|Etymology||"violent/raging/turbulent waters" in an Algonquin language|
|⁃ location||Palmer, Massachusetts|
|Length||18.0 mi (29.0 km)|
|Basin size||721 square miles (1,870 km2)|
The Chicopee River is an 18.0-mile-long (29.0 km) tributary of the Connecticut River in Metropolitan Springfield, Massachusetts, known for fast-moving water and its extraordinarily large basin: the Connecticut River's largest tributary basin. The Chicopee River originates in a Palmer, Massachusetts village called Three Rivers, and then flows into the Connecticut River after passing through Ludlow, the Indian Orchard neighborhood of Springfield, and then curving sharply northwest before finding its confluence in downtown Chicopee, Massachusetts.
Although the Chicopee River itself is only 18 miles (29 km) long, its basin (drainage area) is 721 square miles (1,870 km2)—the largest in all of Massachusetts, and the largest tributary area (basin) to the Connecticut River. A basin tributary to the Connecticut River represents a geographical area with a stream or other body of water, surface or underground, that contributes water to the Connecticut River. With so many streams and rivers that deliver water to the Connecticut River, the scale of the Chicopee River's basin is extraordinarily voluminous.
Indeed, the Chicopee River Watershed includes all or part of 32 cities and towns.
During the Industrial Revolution, the Chicopee River became a particularly sought-after destination for hydropower, largely because it drops 260 feet (79 m) during its 18-mile (29 km) course to the Connecticut River. By comparison, the meandering Connecticut River drops just 50 feet (15 m) from Chicopee to Old Saybrook, Connecticut, where it empties into the Long Island Sound. For this reason, numerous mills were built along the Chicopee River; today, many of them can be found in various states of repurposing, with a particularly famous mill in Springfield Indian Orchard serving as artists' space.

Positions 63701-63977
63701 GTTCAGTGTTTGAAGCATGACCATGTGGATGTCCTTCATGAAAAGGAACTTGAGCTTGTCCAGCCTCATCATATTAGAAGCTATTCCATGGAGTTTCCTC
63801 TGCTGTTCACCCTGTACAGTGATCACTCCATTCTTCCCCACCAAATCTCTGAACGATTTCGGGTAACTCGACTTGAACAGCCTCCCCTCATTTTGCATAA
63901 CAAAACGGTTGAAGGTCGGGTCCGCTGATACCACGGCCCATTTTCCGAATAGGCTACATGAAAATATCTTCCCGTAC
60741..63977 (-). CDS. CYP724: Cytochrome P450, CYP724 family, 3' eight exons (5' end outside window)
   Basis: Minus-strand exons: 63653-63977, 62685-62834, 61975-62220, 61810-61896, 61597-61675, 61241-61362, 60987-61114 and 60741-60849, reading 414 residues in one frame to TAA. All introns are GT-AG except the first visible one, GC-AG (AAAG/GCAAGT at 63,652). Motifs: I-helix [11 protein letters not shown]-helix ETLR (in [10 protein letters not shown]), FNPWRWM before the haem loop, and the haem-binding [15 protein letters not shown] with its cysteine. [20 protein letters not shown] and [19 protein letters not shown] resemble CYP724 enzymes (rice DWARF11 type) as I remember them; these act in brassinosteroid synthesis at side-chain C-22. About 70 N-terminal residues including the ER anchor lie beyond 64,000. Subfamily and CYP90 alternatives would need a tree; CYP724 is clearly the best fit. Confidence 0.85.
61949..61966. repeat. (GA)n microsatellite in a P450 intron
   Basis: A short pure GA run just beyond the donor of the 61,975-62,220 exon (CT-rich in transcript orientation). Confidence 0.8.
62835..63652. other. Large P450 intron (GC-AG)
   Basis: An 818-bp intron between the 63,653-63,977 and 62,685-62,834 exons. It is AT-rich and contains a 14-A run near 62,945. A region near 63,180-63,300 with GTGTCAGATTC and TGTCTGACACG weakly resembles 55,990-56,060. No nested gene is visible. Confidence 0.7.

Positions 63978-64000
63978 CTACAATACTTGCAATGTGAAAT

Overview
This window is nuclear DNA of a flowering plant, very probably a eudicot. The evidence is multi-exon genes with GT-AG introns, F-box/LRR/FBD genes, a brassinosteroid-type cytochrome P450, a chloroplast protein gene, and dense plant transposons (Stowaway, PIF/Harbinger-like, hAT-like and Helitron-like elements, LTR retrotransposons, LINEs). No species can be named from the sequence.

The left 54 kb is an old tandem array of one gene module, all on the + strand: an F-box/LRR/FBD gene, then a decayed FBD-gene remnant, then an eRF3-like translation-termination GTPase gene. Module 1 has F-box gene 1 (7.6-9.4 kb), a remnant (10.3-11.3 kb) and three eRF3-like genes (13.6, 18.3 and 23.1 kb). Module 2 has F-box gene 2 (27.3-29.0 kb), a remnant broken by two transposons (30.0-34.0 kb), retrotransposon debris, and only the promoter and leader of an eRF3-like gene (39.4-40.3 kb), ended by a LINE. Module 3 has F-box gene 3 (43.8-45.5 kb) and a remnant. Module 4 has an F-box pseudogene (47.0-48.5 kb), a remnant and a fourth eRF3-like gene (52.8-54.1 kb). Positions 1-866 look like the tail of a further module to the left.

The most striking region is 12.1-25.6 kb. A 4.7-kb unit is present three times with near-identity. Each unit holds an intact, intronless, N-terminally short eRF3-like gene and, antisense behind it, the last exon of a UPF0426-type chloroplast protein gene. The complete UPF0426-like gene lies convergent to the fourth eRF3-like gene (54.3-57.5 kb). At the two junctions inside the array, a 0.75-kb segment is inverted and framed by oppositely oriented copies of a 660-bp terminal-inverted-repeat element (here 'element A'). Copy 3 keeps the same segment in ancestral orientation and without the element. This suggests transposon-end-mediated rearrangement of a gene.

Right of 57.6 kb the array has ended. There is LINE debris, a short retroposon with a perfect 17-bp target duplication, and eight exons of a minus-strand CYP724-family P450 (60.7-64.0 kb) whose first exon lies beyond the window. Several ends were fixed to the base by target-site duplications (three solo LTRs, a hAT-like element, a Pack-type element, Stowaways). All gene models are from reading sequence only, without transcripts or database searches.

Due in part to its precipitous drop, as of 2011, there are six hydropower dams on the Chicopee River. The average flow of the Chicopee River is 900 cubic feet per second, or about 581,644,800 gallons per day.
Historical texts often state that the Chicopee River flows into the Connecticut River at Springfield, Massachusetts; however, in 1848, the City of Chicopee was carved out of Springfield's northern neighborhoods. Essentially, certain factions that opposed Springfield becoming a chartered city, and adopting the mayoral-style government such a change would entail, hatched the plan to create Chicopee with the idea of slicing off 2/5 of Springfield's population, thereby making it a place with too few people to become a legally chartered city. The plan succeeded and thus, from Springfield, came Chicopee. Ironically however, Springfield became a city only four years later, and Chicopee not long after that, with the split only serving to further fragment a region composed of municipalities of – by United States standards – small land area. Regardless, today the Chicopee River finds its confluence with the Connecticut River 0.5 miles (0.8 km) north of Springfield's northern border, in Chicopee and not Springfield.
The word “Chicopee” has been variously interpreted as “birch bark place,” “place of the elms,” and “turbulent waters.” The most reliable translations indicate that the name comes from an Algonquin word for “violent or raging waters.”